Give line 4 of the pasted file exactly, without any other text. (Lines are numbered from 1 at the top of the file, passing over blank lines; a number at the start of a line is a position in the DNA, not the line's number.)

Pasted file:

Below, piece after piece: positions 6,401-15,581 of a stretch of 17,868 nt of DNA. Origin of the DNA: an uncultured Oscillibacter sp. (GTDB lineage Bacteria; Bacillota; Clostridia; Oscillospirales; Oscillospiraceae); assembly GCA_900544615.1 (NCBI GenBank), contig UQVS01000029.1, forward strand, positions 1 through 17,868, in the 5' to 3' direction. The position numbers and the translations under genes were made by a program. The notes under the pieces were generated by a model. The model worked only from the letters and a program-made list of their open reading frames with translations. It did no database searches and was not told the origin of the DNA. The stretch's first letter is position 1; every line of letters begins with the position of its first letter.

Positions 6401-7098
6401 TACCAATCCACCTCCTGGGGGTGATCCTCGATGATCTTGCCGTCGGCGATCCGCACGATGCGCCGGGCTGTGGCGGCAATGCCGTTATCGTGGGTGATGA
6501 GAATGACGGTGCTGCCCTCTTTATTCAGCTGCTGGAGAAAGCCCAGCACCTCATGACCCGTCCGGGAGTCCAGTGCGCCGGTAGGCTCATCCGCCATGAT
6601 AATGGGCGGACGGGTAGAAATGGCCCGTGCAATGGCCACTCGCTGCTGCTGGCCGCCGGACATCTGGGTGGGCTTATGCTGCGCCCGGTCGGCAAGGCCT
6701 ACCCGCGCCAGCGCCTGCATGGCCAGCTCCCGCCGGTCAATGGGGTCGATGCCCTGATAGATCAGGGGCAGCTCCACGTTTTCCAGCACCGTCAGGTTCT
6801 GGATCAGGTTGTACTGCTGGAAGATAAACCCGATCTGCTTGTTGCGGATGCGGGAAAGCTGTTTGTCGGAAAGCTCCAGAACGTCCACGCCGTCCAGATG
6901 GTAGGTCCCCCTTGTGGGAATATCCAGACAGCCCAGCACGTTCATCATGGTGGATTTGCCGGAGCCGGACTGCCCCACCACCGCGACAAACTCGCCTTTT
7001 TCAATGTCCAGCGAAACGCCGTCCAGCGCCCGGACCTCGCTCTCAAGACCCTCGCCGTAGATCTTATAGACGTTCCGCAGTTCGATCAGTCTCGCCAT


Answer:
6501 GAATGACGGTGCTGCCCTCTTTATTCAGCTGCTGGAGAAAGCCCAGCACCTCATGACCCGTCCGGGAGTCCAGTGCGCCGGTAGGCTCATCCGCCATGAT